NORM For Newbies

If you are new to energy and to NORM, you may be wondering what on earth people are talking about, so we have put this quick blog piece together to give you the low down.

What Is NORM?

NORM stands for Naturally Occurring Radioactive Materials, there is also TENORM which is Technologically Enhanced Naturally Occurring Radioactive Materials, these materials are usually formed from industrial waste or are formed from the by-products of enriched radioactive elements found in the environment.
You can also find natural radioactive elements in the earth’s crust, these can only be brought to the surface with human intervention such as oil and gas mining.

The Hazards Of Working With NORM

Now we have briefly explained what NORM is, let’s move onto some of the hazards and dangers of working with such materials and elements.

The main issues whilst working with NORM is inhalation and ingestion, causing respiratory problems if exposed to large amounts, other issues which can arise are bone cancers and abnormalities, these are usually caused if you are working with NORM which are a product of radium and radon.

Other NORM products actually emit gamma rays, which can penetrate through metal, in this case, you will need to pay close attention to Geiger metres and counters to ensure the rays being emitted do not cause you any damage (sadly, you will not turn into the Hulk).

Quite a few of these products actually build up over time, so if you are not properly protecting yourself whilst at work then you could face long-term health issues in the future.

NORM Regulation

So now we know what NORM is and what hazards it can pose, we take a quick look at the regulation surrounding it.
In the states NORM is not federally regulated, the Nuclear Regulatory Commission (NRC) oversees narrow spectrum radiation and the Environmental Protection Agency (EPA) oversees NORM.

The UK is slightly different and is via Environmental Permitting (England and Wales) Regulations 2010.
Taken from Wikipedia the regulations are as follows:

Type 1 NORM industrial activity means:

(a)the production and use of thorium, or thorium compounds, and the production of products where thorium is deliberately added; or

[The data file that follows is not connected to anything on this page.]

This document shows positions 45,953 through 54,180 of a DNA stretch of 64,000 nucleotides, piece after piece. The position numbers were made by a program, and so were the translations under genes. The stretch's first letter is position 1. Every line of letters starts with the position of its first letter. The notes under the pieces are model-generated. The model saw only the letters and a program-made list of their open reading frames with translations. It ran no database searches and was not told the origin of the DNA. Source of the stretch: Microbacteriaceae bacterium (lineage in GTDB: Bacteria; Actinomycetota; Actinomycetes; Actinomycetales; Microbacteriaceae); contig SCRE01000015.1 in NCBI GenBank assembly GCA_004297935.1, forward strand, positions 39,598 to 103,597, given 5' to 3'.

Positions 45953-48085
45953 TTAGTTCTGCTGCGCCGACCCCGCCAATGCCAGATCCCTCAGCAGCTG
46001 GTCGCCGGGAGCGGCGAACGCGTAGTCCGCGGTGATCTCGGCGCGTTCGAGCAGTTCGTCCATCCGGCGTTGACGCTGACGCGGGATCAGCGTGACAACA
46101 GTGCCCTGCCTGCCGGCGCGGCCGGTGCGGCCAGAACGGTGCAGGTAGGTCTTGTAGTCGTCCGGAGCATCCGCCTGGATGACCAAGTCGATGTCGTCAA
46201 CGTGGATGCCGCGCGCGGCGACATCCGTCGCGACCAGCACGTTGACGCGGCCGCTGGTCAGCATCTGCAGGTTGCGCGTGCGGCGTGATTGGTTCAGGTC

(b)the production and use of uranium or uranium compounds, and the production of products where uranium is deliberately added

Type 2 NORM industrial activity means:

(a)the extraction, production and use of rare earth elements and rare earth element alloys;
(b)the mining and processing of ores other than uranium ore;
(c)the production of oil and gas;
(d)the removal and management of radioactive scales and precipitates from equipment associated with industrial activities;
(e)any industrial activity utilising phosphate ore;
(f)the manufacture of titanium dioxide pigments;
(g)the extraction and refining of zircon and manufacture of zirconium compounds;
(h)the production of tin, copper, aluminium, zinc, lead and iron and steel;
(i)any activity related to coal mine de-watering plants;
(j)china clay extraction;
(k)water treatment associated with provision of drinking water;
or (l)The remediation of contamination from any type 1 NORM industrial activity or any of the activities listed above.
An activity which involves the processing of radionuclides of natural terrestrial or cosmic origin for their radioactive, fissile or fertile properties is not a type 1 NORM industrial activity or a type 2 NORM industrial activity

The NORM Middle East Conference 2016

We have covered what NORM is, the hazards of NORM and its regulations, now you can really get your teeth into the subject by attending our next conference on the matter.

A two day event with a great line-up of speakers including key sessions from Dr Ernst-Michael Steffan who will be talking about Best Practice NORM Dosimetry, Decontamination and Disposal, and Ms Iman Hill who will be discussing The Importance Of NORM Management And Why It Is A Priority.

You will also have the opportunity to network with some of your industry peers in the beautiful and grand setting of Abu Dhabi.

So join us at the NORM & Natural Radiation Management Conference, 13-14 December 2016.

Resources:
https://en.wikipedia.org/wiki/Naturally_occurring_radioactive_material
http://www.world-nuclear.org/information-library/safety-and-security/radiation-and-health/naturally-occurring-radioactive-materials-norm.aspx
http://www.hse.gov.uk/radiation/ionising/norm.htm

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